The prime minister Scott Morrison is in a lot of trouble again. He will probably get out of it, with just a few more bruises and scratches, but the clock is running down on his leadership.
His party and the electorate know by now the most they can expect from him. It is not impossible that this ‘most’ could see him leader at the next election, perhaps still prime minister afterwards. But he will grow no further into the role. He has never represented any abiding idea and has no unfinished business. We would hold on to this nurse only for fear of finding something worse.
For quite some time he himself has been the main drag on the government’s fortunes, at a time when the public has been disposed to want him to succeed, or the government, the economy, and the public health to triumph through catastrophe. He has found himself unable to mobilise that good will, and has failed to be the sort of person, or leader, that people have had an instinct to depend upon in a crisis. He won the last election virtually by himself and has never seemed to market confidence in his team.
Before and during the pandemic he has had unlimited access to public resources. He has not scrupled to use them for partisan, often quite improper purposes. He has an enormous capacity to believe that anything in his own interest, or the government’s short-term political interest, is in the public interest, even when it has been in breach of the law, the decencies and undermines long-standing institutions and conventions.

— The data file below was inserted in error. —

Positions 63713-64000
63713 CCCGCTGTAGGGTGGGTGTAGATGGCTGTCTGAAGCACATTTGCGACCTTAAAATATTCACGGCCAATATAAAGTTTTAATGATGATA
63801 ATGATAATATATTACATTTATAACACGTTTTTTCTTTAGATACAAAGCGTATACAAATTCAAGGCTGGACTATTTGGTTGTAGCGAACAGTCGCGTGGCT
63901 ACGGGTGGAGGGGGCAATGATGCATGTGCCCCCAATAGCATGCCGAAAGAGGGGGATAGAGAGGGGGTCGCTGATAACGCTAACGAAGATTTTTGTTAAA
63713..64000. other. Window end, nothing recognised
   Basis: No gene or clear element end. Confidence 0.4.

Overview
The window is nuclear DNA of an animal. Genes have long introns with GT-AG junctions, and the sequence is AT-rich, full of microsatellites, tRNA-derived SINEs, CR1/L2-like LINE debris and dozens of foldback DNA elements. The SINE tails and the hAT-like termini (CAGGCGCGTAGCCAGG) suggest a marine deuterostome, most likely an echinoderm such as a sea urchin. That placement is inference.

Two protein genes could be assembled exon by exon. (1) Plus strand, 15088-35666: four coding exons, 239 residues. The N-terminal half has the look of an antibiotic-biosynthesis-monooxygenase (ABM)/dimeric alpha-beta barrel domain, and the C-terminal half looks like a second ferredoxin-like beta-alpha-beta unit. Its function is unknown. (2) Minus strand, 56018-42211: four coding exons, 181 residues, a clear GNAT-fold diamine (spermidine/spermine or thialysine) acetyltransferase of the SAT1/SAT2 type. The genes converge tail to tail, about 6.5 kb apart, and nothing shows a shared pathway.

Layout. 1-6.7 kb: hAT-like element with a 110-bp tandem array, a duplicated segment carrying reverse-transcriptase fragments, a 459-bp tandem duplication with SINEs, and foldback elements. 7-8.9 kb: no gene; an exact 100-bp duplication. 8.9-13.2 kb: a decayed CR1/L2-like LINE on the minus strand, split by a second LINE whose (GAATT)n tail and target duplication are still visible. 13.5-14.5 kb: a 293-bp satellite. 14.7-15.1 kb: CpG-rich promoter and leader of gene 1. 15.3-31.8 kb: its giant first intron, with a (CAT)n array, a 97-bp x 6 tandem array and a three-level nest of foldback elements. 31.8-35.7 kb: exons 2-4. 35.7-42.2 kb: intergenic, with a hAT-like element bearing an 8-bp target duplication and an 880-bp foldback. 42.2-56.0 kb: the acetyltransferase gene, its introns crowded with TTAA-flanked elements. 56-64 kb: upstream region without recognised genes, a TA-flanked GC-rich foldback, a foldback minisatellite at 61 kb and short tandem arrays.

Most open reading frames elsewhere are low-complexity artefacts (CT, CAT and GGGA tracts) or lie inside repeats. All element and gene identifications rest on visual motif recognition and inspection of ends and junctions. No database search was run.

He is a polished professional politician but has been unable either to articulate long-term goals or visions for his country. Or strategies or explanations for the transition between short-term and popular actions and the long-term structure of society, the economy or the national security. It has taken some time for it to become obvious, but he is not very good at organising his team, or the administration behind policy and programs.
His stock of personal idiosyncrasies is not endearing, nor do they enrich or add flavour to his style. No one could, or should, criticise him for not being intellectual or well read. One does not have to be if one wants to get involved in the contest of ideas and ideals. To be in the argument from a settled and disciplined philosophy. In it to persuade and to change behaviour rather than merely re-arrange facts. His supposed talent for marketing has never been about substance or making a real difference.
The cack-hand we are now seeing is the real him. Failing in the big things and in the little things. The big picture and the detail. Failing too to learn from his mistakes, including by frank analysis of the way that his own personality, and his own failings have contributed to, or caused his problems.
Morrison blames others, dodges responsibility, rewrites history and redefines words and actions. These may be characteristics of a healthy ego – a necessity in politics – but work best only when the internal person privately understands the mistakes, and changes behaviour to make sure he does not repeat them. Morrison always gives the impression of believing his own propaganda, whatever it happens to be at the time. In the course of this he has lost any true sense of what actually matters.
Whether with the pandemic and the economy – the biggest things – or with a host of critical tasks – energy policy, climate change, population, defence, and quality and integrity of government, Morrison has seemed in constant struggle. With the facts. Determining the task. Articulating it for the ages, and beyond mere slogans or words like sovereignty.